CLINTON —The Leo Clubs at Clinton's middle school and high school complete five or six service projects each month.
This week, Clinton's firefighters are their priority.
"We're making firefighter ribbons," eighth-grader Ashtyn Dohrn, president of the Clinton Middle School Leos, said Wednesday morning.
The black and red ribbons the size of small lapel pins will be given to the Clinton Fire Department before the public funeral for Lt. Eric Hosette on Saturday. The ribbons can be distributed there or wherever the CFD chooses, Dohrn said.
The Leos also will donate bottles of water and handmade cards to the fire department. The cards are being made by some middle school students during art classes.
"They talk about how thankful we are for what they do for us," Dohrn said.
The middle school has about 50 Leos, said Emma Folland, one of the advisers. They'd already attached safety pins to 600 tiny ribbons by early Wednesday morning. Leos have worked on the project during their lunches, their response-intervention time and before school, she said.
The Leos usually meet on Fridays, said Dohrn, but after this weekend's fire and explosion at Clinton's Archer Daniels Midland plant, which resulted in Hosette's death and the critical injury of Clinton firefighter Adam Cain, students initiated a service project before their regular meeting.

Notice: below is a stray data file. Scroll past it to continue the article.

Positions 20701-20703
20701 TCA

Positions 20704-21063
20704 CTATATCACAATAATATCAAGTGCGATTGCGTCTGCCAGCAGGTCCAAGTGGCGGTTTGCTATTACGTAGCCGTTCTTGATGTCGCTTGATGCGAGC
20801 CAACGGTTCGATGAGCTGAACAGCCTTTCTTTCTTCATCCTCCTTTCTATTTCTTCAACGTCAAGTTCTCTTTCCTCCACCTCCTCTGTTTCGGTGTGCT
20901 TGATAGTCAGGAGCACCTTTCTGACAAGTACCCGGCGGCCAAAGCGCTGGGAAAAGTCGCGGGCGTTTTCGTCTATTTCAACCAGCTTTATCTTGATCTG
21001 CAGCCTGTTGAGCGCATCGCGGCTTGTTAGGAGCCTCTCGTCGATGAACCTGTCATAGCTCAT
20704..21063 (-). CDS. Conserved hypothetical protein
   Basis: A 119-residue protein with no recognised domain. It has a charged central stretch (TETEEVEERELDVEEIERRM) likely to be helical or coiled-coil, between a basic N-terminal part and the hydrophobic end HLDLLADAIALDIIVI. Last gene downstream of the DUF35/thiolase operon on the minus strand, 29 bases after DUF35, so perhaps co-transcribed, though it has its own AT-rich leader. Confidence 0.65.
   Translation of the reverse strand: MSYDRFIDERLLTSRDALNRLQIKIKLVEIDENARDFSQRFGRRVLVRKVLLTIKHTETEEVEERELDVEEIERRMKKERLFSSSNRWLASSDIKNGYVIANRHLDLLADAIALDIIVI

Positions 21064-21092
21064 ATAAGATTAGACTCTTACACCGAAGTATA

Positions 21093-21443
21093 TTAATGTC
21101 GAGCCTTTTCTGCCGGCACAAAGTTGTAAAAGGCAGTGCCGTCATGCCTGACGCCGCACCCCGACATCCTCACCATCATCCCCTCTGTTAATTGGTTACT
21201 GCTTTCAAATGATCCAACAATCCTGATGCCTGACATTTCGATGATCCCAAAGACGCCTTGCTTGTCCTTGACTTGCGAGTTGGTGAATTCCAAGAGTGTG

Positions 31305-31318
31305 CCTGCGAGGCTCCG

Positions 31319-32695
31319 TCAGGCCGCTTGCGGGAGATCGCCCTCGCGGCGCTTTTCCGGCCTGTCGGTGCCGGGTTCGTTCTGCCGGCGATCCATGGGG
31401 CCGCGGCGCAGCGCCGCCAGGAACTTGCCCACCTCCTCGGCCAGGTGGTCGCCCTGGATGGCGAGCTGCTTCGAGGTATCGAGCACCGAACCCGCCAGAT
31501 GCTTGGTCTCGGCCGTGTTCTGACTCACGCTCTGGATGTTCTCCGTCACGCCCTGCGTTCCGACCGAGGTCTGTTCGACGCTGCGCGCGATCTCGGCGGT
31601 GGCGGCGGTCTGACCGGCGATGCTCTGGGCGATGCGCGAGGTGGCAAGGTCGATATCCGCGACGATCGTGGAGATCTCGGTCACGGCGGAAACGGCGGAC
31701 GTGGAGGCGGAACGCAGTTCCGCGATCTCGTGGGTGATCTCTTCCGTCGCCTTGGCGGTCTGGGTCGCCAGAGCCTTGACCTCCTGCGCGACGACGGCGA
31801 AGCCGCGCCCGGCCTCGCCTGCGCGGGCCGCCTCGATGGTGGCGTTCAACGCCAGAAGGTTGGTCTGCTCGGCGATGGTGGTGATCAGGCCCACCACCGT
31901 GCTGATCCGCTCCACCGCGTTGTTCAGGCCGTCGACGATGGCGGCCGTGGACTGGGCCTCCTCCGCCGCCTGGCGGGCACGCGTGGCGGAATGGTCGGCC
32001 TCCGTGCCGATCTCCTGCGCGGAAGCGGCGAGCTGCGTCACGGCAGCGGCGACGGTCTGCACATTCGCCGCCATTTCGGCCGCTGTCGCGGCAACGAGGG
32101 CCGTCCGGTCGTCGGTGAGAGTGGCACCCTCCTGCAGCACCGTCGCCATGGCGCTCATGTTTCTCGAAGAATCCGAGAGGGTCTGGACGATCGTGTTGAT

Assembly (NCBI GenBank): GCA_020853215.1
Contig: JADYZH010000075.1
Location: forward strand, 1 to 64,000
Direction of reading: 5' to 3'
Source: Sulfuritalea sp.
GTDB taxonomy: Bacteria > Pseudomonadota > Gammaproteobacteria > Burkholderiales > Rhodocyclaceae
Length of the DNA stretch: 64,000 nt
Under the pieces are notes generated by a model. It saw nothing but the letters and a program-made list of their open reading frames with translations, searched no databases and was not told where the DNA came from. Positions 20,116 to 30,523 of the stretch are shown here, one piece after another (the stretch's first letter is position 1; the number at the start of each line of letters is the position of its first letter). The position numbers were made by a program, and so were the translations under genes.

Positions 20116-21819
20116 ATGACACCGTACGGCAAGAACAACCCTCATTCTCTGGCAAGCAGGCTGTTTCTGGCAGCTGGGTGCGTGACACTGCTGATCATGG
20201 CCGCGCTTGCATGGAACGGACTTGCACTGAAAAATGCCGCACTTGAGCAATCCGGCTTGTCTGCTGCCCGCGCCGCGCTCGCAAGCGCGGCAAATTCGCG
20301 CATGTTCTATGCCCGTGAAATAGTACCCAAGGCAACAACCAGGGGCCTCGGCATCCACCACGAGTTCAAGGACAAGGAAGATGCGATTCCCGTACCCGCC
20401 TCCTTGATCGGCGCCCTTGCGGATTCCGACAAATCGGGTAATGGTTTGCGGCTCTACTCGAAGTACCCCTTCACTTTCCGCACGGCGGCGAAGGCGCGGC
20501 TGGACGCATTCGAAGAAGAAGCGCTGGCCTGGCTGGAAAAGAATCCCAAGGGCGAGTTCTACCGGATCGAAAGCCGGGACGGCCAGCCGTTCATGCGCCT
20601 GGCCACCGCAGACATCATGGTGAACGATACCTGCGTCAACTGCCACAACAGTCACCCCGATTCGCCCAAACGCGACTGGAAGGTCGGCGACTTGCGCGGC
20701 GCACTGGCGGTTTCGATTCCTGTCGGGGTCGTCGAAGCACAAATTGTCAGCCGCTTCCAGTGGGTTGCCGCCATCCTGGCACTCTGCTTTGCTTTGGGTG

"We told them there was a service project we needed help with, and they showed up," Folland said.
The Leos started cutting ribbon and attaching safety pins to them Tuesday morning, said Leo member Riley Ottens.
The project began with a suggestion from a police officer Sunday.
"We got a text from a police officer who gave us the money to make the ribbons," Dohrn said.
That officer was Ottens' father, Dean, who is Cain's cousin, Folland said. Ottens offered to provide funds for supplies for the Leo project, and the project became a school-wide outpouring of support.
"I think people just want to be there for each other, said Dohrn.
The death of a firefighter is different from other deaths that occur every day, Folland said.
"They're every day heroes," she said. "The average people wouldn't run in a burning building."
"We don't expect these things to happen. It doesn't happen every day," Ottens added.
Leo Club is a community service group that hosts fundraisers to support projects such as providing meals for families in need and toys for underprivileged children during the holidays, Dohrn said.
Leo Clubs are affiliated with Lions Clubs International. The high school's Leo Club started two years ago, Folland said. The middle school started its club last year.